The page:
Peters: New Transportation Funding Sources Needed Amid Driving Decline

New Federal data showing further steep declines in the number of miles Americans are driving is additional proof that the country needs new means--other than the gas tax--to finance the nation's transportation infrastructure, U.S. Secretary of Transportation Mary E. Peters said yesterday.

"By driving less and using more fuel-efficient vehicles, Americans are showing us that the highways of tomorrow cannot be supported solely by the federal gas tax," Peters said. "We must embrace more sustainable funding sources for highways and bridges through more sustainable and effective ways such as congestion pricing and private activity bonds."

Peters said that Americans drove 9.6 billion fewer vehicle-miles traveled (VMT) in May 2008 than in May 2007, according to the Federal Highway Administration data. This is the largest drop in VMT for any May, which typically reflects increased traffic due to Memorial Day vacations and the beginning of summer, and is the third-largest monthly drop in the 66 years such data have been recorded. Three of the largest single-month declines--each topping 9 billion miles--have occurred since December.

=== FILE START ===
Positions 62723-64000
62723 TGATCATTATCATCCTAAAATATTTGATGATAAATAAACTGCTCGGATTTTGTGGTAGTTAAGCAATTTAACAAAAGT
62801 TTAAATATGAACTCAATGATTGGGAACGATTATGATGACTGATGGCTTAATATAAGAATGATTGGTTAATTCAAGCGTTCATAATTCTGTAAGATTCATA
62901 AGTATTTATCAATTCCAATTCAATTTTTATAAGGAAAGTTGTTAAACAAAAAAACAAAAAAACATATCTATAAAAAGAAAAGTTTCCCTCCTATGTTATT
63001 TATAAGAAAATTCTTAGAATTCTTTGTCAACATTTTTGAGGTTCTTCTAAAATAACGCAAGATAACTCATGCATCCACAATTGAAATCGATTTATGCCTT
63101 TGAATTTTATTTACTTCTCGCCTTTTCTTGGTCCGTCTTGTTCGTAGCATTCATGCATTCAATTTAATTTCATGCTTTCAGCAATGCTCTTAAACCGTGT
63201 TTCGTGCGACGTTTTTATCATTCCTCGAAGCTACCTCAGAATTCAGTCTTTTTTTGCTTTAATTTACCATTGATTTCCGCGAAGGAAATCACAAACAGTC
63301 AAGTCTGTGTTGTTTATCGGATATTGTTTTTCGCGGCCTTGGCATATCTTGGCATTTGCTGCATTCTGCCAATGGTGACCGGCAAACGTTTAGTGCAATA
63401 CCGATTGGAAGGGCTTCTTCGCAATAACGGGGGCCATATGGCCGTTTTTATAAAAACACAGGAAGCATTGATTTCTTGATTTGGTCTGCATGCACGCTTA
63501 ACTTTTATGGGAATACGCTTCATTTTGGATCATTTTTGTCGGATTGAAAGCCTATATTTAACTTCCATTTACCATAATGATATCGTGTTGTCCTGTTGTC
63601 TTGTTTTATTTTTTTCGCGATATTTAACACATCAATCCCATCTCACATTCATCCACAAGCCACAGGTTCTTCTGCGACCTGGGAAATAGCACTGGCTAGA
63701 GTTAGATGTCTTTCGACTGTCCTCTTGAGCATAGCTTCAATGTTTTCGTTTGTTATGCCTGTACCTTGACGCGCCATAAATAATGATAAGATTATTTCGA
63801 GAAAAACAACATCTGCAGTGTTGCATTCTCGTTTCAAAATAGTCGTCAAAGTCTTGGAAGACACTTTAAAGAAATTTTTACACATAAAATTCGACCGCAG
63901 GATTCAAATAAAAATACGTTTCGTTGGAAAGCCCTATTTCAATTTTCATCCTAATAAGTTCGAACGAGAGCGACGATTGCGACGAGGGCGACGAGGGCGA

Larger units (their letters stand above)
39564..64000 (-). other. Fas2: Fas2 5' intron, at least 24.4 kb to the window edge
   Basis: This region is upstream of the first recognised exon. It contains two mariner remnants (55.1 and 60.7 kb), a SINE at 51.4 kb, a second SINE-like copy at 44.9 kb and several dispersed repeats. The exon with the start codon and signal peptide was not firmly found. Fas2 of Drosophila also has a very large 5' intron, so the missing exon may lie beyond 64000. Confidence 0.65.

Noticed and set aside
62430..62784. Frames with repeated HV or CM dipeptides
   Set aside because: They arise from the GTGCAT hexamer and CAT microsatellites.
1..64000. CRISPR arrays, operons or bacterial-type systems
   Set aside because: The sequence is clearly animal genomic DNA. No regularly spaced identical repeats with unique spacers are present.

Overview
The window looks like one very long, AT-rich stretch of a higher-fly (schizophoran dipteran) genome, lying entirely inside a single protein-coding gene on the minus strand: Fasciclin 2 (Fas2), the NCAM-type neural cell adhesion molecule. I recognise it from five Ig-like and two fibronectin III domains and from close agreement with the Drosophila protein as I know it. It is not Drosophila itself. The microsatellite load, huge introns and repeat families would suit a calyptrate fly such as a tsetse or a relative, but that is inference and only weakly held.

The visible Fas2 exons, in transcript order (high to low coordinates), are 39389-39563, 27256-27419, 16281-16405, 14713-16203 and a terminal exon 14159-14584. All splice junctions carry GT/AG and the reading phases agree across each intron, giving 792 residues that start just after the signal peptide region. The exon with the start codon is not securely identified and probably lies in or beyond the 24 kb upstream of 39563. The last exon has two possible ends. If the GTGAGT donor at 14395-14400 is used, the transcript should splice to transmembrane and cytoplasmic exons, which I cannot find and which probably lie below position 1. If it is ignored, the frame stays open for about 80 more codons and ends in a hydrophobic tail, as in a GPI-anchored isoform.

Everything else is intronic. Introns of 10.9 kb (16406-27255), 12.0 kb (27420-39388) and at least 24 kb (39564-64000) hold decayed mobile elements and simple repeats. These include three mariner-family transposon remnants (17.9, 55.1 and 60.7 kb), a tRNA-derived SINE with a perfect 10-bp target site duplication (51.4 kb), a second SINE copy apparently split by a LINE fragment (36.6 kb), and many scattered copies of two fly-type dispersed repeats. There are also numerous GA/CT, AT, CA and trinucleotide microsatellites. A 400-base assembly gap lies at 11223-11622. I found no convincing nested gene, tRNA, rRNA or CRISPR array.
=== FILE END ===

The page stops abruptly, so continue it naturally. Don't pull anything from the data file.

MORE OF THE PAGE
VMT on all public roads for May 2008 fell 3.7 percent as compared with May 2007 travel, Peters added, marking a decline of 29.8 billion miles traveled in the first five months of 2008 than the same period a year earlier. This continues a seven-month trend that amounts to 40.5 billion fewer miles traveled between November 2007 and May 2008 than the same period a year before, she said.

As Americans drive less and rely increasingly on mass transit, carpooling, or other options, the federal Highway Trust Fund receives less revenue from gasoline and diesel sales--18.4 cents per gallon and 24.4 cents per gallon, respectively. To review the FHWA's "Traffic Volume Trends" reports for May 2008, visit www.fhwa.dot.gov/ohim/tvtw/tvtpage.htm.

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